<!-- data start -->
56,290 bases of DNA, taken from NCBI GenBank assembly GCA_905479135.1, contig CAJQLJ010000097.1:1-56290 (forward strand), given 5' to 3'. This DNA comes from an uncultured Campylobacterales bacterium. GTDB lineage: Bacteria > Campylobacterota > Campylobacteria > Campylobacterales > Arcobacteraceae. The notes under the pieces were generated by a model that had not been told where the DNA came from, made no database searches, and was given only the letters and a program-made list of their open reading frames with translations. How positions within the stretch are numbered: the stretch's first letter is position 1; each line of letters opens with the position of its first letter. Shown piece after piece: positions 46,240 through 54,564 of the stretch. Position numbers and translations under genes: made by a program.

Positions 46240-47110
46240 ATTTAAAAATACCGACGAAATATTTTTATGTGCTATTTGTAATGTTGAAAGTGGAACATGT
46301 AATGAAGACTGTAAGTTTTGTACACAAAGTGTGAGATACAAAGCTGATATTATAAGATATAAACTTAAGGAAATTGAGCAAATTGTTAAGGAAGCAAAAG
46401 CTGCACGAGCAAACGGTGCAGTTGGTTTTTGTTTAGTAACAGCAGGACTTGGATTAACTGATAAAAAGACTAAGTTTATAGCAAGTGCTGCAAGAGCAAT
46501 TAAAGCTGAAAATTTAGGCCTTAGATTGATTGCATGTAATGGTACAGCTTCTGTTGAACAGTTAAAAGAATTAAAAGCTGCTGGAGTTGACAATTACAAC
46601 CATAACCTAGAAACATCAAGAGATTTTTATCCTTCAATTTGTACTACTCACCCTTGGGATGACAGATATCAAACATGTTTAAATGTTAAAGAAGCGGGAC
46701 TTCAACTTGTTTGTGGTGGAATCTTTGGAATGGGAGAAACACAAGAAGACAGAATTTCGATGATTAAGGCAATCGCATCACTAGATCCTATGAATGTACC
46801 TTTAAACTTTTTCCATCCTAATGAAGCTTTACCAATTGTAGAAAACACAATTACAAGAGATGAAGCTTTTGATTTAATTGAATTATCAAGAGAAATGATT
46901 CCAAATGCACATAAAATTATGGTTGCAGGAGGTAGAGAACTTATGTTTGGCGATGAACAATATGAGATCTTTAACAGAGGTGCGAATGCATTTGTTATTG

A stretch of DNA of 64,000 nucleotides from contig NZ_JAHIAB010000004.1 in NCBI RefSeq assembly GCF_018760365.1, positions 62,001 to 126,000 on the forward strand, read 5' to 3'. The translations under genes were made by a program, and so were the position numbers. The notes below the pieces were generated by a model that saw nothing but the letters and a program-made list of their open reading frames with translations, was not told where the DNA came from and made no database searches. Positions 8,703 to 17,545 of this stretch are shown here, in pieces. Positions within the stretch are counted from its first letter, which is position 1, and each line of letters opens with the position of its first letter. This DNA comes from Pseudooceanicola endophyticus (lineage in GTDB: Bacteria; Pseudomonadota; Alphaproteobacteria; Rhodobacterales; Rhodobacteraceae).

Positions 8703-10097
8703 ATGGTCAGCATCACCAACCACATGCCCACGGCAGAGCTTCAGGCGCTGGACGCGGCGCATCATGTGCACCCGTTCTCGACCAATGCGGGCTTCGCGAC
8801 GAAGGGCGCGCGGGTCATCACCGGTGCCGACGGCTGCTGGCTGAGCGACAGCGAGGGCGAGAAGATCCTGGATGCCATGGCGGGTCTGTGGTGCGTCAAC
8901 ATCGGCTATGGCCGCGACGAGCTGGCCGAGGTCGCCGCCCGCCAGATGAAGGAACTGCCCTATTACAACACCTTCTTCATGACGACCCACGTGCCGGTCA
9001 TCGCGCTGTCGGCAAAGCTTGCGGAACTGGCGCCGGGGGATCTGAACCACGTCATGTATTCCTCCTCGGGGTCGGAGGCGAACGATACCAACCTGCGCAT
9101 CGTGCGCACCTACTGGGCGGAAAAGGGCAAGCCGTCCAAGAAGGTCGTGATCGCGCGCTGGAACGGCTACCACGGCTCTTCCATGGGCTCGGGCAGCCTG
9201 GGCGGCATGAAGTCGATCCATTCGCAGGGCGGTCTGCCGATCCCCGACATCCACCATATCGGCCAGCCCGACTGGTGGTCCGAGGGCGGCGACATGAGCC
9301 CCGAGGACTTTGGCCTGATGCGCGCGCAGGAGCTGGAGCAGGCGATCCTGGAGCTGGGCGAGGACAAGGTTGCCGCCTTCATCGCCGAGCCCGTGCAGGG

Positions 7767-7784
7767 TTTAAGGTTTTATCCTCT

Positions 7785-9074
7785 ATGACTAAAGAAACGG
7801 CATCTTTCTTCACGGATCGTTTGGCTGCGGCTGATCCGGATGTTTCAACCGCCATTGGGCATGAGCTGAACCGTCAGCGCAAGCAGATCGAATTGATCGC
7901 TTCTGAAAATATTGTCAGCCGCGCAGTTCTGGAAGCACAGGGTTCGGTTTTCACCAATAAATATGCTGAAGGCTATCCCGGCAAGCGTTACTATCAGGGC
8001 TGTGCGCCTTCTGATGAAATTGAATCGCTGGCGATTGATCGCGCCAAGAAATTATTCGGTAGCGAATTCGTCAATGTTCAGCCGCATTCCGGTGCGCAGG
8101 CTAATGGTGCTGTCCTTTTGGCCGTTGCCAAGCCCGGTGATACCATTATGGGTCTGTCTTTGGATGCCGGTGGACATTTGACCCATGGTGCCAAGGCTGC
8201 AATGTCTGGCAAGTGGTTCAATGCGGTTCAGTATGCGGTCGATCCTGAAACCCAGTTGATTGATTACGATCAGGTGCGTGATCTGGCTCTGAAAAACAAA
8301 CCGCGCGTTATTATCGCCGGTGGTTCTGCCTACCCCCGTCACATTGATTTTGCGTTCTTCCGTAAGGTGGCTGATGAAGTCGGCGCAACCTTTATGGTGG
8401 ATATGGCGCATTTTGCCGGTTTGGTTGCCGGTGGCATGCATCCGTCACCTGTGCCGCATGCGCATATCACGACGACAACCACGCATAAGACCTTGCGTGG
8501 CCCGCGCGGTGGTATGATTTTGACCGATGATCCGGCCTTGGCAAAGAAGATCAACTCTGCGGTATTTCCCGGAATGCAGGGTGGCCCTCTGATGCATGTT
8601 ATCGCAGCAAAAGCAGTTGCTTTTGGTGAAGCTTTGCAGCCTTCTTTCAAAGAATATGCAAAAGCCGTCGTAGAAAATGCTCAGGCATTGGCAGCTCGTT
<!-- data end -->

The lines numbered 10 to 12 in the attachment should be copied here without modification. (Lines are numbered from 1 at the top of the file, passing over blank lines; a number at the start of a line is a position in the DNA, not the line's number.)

46901 CCAAATGCACATAAAATTATGGTTGCAGGAGGTAGAGAACTTATGTTTGGCGATGAACAATATGAGATCTTTAACAGAGGTGCGAATGCATTTGTTATTG

A stretch of DNA of 64,000 nucleotides from contig NZ_JAHIAB010000004.1 in NCBI RefSeq assembly GCF_018760365.1, positions 62,001 to 126,000 on the forward strand, read 5' to 3'. The translations under genes were made by a program, and so were the position numbers. The notes below the pieces were generated by a model that saw nothing but the letters and a program-made list of their open reading frames with translations, was not told where the DNA came from and made no database searches. Positions 8,703 to 17,545 of this stretch are shown here, in pieces. Positions within the stretch are counted from its first letter, which is position 1, and each line of letters opens with the position of its first letter. This DNA comes from Pseudooceanicola endophyticus (lineage in GTDB: Bacteria; Pseudomonadota; Alphaproteobacteria; Rhodobacterales; Rhodobacteraceae).

Positions 8703-10097